Theories describing stuttering as an emotionally-based problem have been abundant for nearly half a century, despite a lack of scientific evidence supporting those theories. In addition, therapy programs developed from such theories have been unreliable in providing treatment for stuttering.
More recently, research devoted to the physical aspects of stuttered speech has evolved into an effective, as well as efficient, means of treating the problem. Through the use of computer analysis, speech spectography, additional techniques, a succession of essential - though minute - elements of speech movement has been observed which, without difficulty, can take the place of the distorted speech gestures of stuttering.
At the Precision Fluency Shaping Program, stuttering is treated as a behavioral problem, and not perceived as the consequence of a complex emotional disorder. The accurate redevelopment of the physical properties of speech compromises a valuable approach to a perplexing, long-standing affliction.
The term "fluency shaping" is descriptive of the process by which the speech of stutterers is reconstructed. Through an exacting gradation of activity stuttered speech is progressively "shaped" into speech which is essentially fluent not only in the clinical setting, but in everyday life as well.
The Precision Fluency Shaping Program employs laboratory-derived principles of learning in the development of new speech skills. In the therapy program, the physical mechanisms used in the production of speech are precisely and systematically retrained. Initially, participants in the Precision Fluency Shaping Program relearn the proper means of producing the elementary sounds of speech. The stutterers then rebuild their ability to correctly produce syllables, words, and ultimately, complete sentences.
The Precision Fluency Shaping Program was developed by Ronald L. Webster, Ph.D., at the Hollins Communications Research Institute in Roanoke, VA and is administered at the Eastern Virginia Medical School under the direction of Ross S. Barrett, M.A., CCC/SLP. Mr. Barrett helped conduct the Precision Fluency Shaping Program at Hollins from 1976 to 1983 after having gone through the program as a patient in 1972.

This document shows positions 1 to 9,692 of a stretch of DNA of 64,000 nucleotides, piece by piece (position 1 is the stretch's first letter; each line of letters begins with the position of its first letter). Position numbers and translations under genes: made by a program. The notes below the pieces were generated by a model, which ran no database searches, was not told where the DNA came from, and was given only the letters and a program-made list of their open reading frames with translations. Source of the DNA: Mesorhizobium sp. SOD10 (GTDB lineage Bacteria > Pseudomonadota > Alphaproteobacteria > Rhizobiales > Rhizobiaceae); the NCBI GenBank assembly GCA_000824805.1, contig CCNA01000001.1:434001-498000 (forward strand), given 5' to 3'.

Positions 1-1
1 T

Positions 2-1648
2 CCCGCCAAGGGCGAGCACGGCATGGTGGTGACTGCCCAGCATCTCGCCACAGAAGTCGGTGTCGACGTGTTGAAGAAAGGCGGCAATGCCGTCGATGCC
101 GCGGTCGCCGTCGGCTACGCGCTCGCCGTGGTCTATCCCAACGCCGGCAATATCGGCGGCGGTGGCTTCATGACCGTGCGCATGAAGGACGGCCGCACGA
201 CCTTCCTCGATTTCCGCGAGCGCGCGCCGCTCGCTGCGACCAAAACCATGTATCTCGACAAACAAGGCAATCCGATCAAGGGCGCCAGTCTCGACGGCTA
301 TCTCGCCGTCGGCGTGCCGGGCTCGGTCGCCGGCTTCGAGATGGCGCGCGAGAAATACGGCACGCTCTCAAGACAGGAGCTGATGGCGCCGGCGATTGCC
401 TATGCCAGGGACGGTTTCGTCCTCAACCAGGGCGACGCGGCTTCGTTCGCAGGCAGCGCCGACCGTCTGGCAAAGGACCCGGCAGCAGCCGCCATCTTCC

As a stutterer himself, Ross has dedicated his professional life to helping other stutterers achieve the same level of fluency that he reached. He was also Instructor in the Psychology Department at Hollins College where he taught Speech Pathology and Audiology courses where the HCRI clinic is located. In 1983 Mr. Barrett started his own PFSP clinic at the Eastern Virginia Medical School where he has successfully treated over 1,000 stutterers.
Mr. Barrett is certified by the American-Speech-Language-Hearing Association (ASHA), Board Recognized Fluency Specialist, and has received the certification of the Precision Fluency Shaping Program.
The Precision Fluency Shaping Program involves approximately 90-100 hours of therapy at the Eastern Virginia Medical School in Norfolk, Virginia. Each individual receives personal supervision as they progress through the program at their own pace. In the therapy program, the physical mechanisms used in the productions of speech are precisely and systematically retrained. A small personal computer is also used to monitor the participants speech to assure correct development of new speech skills. Initially, participants in this program relearn the proper means of producing the elementary sounds of speech. The stutterers then rebuild their ability to correctly produce syllables, words, and ultimately, complete sentences.
After the completion of the Precision Fluency Shaping Program a follow-up program assists the individual in transferring the use of proper speech responses into the home environment. In addition, periodic data obtained from those who have completed the therapy program is used to anticipate difficulties.
Admission to the Precision Fluency Shaping Program at the Eastern Virginia Medical School is accomplished through the following sequence:
Contact the PFSP Clinic for the current therapy fee at:
Alternatively, you may request information by filling out our Contact Form.
Participants in the program are responsible for their own maintenance during the course of the program. In addition, participation in the therapy program requires that each person bring a good quality tape recorder and six hours of cassette tape. Assistance in meeting the therapy fee may be available through State Vocational Rehabilitation Agencies or personal or group health insurance plans.
Within a one-mile radius of the Eastern Virginia Medical School are a number of hotels and motels which offer reduced rates for those staying one or more weeks. Contact Us for more specific lodging recommendations.